"The faces of all islands resemble one another."

July 17, 2011

The child.

That sat heavily on Isidore, like a stone on his shoulders. He didn’t think of it; he would find her and bring her to the Abbot, and no more than that. Blood stained him already: Berend’s blood, and that of others countless as stars. There lived worse beasts, beasts that plotted and schemed, beasts like the kinslayer Case. He murdered his family, aye, and deceived the young. He tore the throats from innocent beasts and left the dead for ravens and thieves.

Abbot Carter would have his head from Isidore, but none else.

He sang to the poor young flower-maid as she shivered and wept. “Sel,” she cried, “oh, Sel, come to me!”

“She’s gone,” he said, and he wrapped her in a ragged blanket. He had duties.

Foweller he found playing in the orchard, throwing his knife at a withered apple from the stores. He thought of sitting the child on his back so they could tilt at trees. Instead, he nodded at the abbey complex. That day, the Abbot had called the seasonal meeting of the Order, an inquest into the Abbey’s affairs and the matter of the Skipper’s son.

“Let’s be off, lad.” He patted Foweller’s shoulder. “Don’t tell anyone about what you mean to do. That’s between us.”

“Nobeast would argue,” Foweller said. “Except for Noel.”



“Aye, but it’s his brother.”



“And Ripple was mine.”

“Listen,” said Isidore, “you’ll have your justice. I promise it. I’ll help you– but you must trust me. We’re going to play a game today.”

The heat of a hundred bodies filled the Great Hall, more than ever attended any council. They hissed and rustled. Isidore sat at a high table, with Rigg, the Abbot and the Order. Father Carter stood with paws outstretched, and his voice boomed and echoed in the vaulting like a rumbling stormcloud.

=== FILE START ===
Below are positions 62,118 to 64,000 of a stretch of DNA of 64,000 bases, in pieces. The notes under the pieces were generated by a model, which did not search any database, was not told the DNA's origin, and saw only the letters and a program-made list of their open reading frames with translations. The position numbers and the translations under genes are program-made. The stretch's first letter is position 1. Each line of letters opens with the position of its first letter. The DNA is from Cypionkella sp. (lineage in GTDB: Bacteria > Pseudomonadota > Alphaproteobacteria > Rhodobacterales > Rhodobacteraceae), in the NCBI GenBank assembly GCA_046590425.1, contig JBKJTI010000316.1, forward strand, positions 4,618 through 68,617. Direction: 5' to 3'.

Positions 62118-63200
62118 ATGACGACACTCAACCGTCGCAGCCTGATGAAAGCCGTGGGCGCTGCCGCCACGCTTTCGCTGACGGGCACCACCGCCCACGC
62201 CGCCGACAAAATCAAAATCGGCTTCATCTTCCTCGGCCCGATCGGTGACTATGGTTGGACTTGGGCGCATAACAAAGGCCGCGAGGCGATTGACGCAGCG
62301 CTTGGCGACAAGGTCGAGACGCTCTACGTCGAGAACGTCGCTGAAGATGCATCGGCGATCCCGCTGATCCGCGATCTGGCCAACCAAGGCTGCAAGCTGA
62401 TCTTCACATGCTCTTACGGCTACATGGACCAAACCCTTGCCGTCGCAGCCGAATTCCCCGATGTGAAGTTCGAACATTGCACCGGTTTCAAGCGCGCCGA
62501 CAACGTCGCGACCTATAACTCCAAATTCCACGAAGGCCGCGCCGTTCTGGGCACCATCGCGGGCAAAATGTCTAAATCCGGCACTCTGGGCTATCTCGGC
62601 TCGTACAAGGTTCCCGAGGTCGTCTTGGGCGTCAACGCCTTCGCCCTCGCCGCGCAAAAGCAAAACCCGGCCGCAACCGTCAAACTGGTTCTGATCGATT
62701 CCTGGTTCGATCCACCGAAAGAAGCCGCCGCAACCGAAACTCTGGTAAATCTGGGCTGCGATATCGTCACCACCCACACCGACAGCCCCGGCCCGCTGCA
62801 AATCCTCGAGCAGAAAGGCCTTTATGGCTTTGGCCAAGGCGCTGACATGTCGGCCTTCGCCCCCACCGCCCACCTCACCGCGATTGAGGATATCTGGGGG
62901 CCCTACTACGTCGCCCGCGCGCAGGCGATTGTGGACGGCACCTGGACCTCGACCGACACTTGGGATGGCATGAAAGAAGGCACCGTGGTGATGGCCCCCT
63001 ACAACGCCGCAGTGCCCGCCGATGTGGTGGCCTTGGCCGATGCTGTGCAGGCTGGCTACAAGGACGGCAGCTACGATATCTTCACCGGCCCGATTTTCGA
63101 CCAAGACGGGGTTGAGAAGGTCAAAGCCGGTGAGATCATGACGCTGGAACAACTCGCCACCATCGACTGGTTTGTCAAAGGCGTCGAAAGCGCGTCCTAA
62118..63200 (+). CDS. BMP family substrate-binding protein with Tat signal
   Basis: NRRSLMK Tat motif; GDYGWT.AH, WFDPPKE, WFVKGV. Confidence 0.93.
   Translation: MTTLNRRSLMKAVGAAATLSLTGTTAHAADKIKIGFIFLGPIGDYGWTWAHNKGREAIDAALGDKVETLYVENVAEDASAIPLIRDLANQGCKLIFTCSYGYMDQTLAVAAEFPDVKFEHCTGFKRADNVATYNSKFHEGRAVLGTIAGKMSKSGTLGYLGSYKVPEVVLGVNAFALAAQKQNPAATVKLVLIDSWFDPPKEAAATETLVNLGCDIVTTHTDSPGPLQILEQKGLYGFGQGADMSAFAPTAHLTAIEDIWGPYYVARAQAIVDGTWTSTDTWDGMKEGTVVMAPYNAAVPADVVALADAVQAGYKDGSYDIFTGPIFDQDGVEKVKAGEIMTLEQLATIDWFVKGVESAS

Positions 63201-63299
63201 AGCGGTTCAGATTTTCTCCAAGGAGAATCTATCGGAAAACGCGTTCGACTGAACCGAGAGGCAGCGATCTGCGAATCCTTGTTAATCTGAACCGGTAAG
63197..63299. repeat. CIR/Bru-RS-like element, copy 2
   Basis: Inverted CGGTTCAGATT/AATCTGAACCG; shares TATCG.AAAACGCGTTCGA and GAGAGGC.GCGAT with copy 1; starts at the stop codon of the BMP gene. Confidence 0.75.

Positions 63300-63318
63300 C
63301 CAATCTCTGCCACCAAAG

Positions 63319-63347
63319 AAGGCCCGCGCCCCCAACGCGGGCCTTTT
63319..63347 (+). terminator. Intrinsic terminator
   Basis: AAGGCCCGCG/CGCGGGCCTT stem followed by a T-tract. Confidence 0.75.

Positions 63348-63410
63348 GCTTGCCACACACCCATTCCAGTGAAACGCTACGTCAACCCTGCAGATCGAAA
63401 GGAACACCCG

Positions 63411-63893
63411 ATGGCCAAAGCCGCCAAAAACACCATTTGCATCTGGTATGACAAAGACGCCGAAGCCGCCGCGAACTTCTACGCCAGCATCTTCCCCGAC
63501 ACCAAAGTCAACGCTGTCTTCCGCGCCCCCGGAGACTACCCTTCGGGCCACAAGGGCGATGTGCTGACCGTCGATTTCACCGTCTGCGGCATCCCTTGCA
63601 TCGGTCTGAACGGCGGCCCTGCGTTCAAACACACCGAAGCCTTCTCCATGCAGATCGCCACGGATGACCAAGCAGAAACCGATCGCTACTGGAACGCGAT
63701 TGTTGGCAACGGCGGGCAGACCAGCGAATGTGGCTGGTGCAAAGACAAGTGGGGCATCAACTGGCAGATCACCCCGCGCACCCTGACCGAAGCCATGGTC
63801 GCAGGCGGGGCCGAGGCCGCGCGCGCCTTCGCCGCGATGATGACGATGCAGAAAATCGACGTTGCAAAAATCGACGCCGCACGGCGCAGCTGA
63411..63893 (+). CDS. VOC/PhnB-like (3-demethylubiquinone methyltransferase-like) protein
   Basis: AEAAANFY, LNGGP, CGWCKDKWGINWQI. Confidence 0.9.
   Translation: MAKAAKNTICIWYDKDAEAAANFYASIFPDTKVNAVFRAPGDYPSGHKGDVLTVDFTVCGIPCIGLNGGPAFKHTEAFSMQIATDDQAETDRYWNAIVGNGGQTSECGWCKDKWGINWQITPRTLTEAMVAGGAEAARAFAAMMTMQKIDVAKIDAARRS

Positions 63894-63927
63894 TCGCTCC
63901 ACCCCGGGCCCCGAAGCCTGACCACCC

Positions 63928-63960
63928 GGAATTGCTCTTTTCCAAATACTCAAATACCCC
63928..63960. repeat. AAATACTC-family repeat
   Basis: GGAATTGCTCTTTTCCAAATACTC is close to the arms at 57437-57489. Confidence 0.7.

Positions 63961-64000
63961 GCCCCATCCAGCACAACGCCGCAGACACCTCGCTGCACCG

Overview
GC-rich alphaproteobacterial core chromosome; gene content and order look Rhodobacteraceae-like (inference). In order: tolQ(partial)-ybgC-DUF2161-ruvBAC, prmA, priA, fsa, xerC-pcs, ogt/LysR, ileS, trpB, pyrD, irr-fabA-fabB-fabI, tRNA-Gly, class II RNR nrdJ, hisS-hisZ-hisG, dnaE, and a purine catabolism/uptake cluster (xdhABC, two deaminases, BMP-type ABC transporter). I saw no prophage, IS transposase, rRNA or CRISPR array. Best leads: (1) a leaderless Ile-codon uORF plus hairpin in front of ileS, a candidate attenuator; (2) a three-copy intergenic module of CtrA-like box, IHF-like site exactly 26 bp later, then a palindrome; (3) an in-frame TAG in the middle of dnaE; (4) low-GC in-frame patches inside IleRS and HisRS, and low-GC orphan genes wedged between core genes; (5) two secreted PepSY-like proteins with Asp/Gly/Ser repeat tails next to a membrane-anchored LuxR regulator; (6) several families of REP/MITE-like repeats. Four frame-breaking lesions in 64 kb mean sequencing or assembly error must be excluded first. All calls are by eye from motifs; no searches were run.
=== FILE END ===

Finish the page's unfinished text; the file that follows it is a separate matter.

“My children!” he said. “I call the council to attention. Let us kneel.” The crowd bent, some hesitantly, and Isidore looked for those he knew. Foweller jostled a footpaw impatiently, and there was Noel watching the Abbot with red-rimmed eyes. He sought Selendra, then remembered and bowed his head.

“Martin guide us,” Carter said. “Your spirit is our rudder. Show us what you will. Rise, Redwall.”

Brother Aloysius extended a wing, quill in claw. “The order of proceedings. Sister Melina, you have leave to speak, speak.”

A portly shrew rose. “My kitchens are short a cook. I nominate Brother Beric.”

“Does anybeast second, second?”

“Oh, I do,” said the Abbot. “Beric’s baking is the finest in Redwall.”

“My thanks, sir,” said a trembling red-gold squirrel.

Aloysius huffed at this interruption. “All those in favor, say aye, aye.” A chorus of approval met him. He nodded. “May you serve long and well, Brother Beric. Sister Redronnet, you have leave to speak, speak.”

“The Belltower ropes need replacing. I’d ask that–”

“What is this?” An otter surged forth from the crowd. “Ropes? My son is dead.”

“If you will wait, wait,” said Aloysius. “The matter of Ripple…”

“I give my consent.” The Abbot nodded. “Duster, come forth.”

Skipper’s brow wrinkled with bullish determination. His paws clenched, opened, clenched again, and finally he spoke. “I want… I want t’ know why Ripple died. I want t’ know why the Abbot let firearms in the Abbey. Seems t’ me this is a place of peace.”

Rigg stood suddenly. The leg of his chair clattered against Isidore’s shin, and the rat winced; he noticed the otter fondling the pommel of Martin’s sword as he spoke. “I object. I object!”

“Rigg, calm yourself,” said the Abbot. “Let your brother speak. Duster?”

“I never asked for ‘em. My crew–”

“They ain’t your crew.”

“Shut up, Rigg!” Duster stamped his foot. “Remember the garrison at Southsward, when their powder went up and half the castle with ‘em? Dragons are danger, we all know it, and my son– my Ripple–”

“We’re Redwall, not Southsward!” said Rigg. “Duster, you got a knife. I’ve seen y’ use it. And that ain’t a danger?”

It’s not the same!”

“Rip woulda died with a blade in his belly, too.”